Most people who have been charged with a crime will do anything to avoid jail time. However, a large number of people who are offered a plea deal or sentencing choice between jail or probation actually end up choosing jail. Here's why you might want to take a jail sentence instead of a probation sentence.
You Still Have a Criminal Record
The most important thing to understand is that probation doesn't mean that you weren't convicted of a crime. You will still have a criminal record regardless of how you are sentenced, and few people differentiate between a convict who went to jail and a convict who served probation for the same crime.
The only thing to note is that during plea bargaining, if there are different sentencing offers, they may be tied to a different charge, so ask your lawyer if there is any difference between the specific crimes you might be asked to plead guilty to.
Jail Is Over Sooner
Sentences of probation are generally measured in years. Unlike with jail time, the judge has little discretion to change the length of probation.
By contrast, if you are being offered the possibility of probation, the potential jail sentence may only be a few days or a few weeks. Instead of having years of probation appointments and monitoring, you could be done with probation much sooner.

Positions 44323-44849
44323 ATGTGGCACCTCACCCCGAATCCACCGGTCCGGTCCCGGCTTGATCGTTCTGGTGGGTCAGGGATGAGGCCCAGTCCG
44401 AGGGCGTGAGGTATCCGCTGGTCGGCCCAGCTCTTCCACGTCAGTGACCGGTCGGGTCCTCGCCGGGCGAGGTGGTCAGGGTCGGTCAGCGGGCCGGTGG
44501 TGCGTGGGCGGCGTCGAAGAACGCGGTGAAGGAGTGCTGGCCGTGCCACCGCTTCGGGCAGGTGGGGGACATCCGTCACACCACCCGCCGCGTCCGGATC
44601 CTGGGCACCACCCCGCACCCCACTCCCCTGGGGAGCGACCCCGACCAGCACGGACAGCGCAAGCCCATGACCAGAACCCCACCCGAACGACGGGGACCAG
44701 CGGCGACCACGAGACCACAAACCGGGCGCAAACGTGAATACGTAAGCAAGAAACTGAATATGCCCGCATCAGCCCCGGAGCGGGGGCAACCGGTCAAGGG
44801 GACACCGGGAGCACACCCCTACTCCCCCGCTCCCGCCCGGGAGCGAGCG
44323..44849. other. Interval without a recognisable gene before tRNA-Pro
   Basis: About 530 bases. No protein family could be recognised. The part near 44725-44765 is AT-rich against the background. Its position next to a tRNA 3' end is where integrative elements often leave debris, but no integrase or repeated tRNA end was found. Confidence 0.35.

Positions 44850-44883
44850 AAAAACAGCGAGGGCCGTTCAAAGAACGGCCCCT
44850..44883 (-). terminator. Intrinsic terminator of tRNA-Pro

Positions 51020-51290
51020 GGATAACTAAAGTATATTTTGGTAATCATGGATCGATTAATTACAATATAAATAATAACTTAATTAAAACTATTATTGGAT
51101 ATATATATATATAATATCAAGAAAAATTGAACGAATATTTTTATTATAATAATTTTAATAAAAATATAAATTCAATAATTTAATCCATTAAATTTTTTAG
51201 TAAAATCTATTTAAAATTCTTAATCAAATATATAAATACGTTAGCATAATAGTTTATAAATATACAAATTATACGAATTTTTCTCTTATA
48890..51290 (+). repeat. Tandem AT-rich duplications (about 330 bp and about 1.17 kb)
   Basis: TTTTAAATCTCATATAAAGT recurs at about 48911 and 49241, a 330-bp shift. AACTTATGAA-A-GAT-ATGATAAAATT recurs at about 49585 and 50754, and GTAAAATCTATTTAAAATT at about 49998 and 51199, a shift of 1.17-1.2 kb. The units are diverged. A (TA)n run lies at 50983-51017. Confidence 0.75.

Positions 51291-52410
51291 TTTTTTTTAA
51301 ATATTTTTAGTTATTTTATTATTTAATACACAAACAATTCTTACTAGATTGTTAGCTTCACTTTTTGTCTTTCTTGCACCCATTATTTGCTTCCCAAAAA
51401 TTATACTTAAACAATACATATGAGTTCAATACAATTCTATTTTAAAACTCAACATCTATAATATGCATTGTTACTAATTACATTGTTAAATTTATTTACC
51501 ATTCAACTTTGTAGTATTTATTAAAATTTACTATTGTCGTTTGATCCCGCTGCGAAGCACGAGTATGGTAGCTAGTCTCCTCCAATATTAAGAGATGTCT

This has an especially big impact on your job. It might be easier to take a short personal leave (or delay your job search if you were fired) than it will be to constantly get time off to make mandatory meetings with your probation officer.
Probation Can Be Revoked
If you're sentenced to probation, you must follow strict terms. In addition to meeting with your probation officer regularly, you will have to pass drug tests, avoid getting into any trouble with the law at all, and attend rehab or counseling sessions.
If you don't closely adhere to the terms of your probation, you may be charged with a violation of probation and brought before a judge. If the judge decides the violation was serious enough, they may revoke your probation and sentence you to up to the maximum jail sentence that you were originally facing. They may also allow you to remain on probation but impose stricter terms that make your life even more difficult.
To learn more about whether it's best to take a jail or probation option in your specific case, talk to a criminal defense attorney like Wojick Stephen R.Share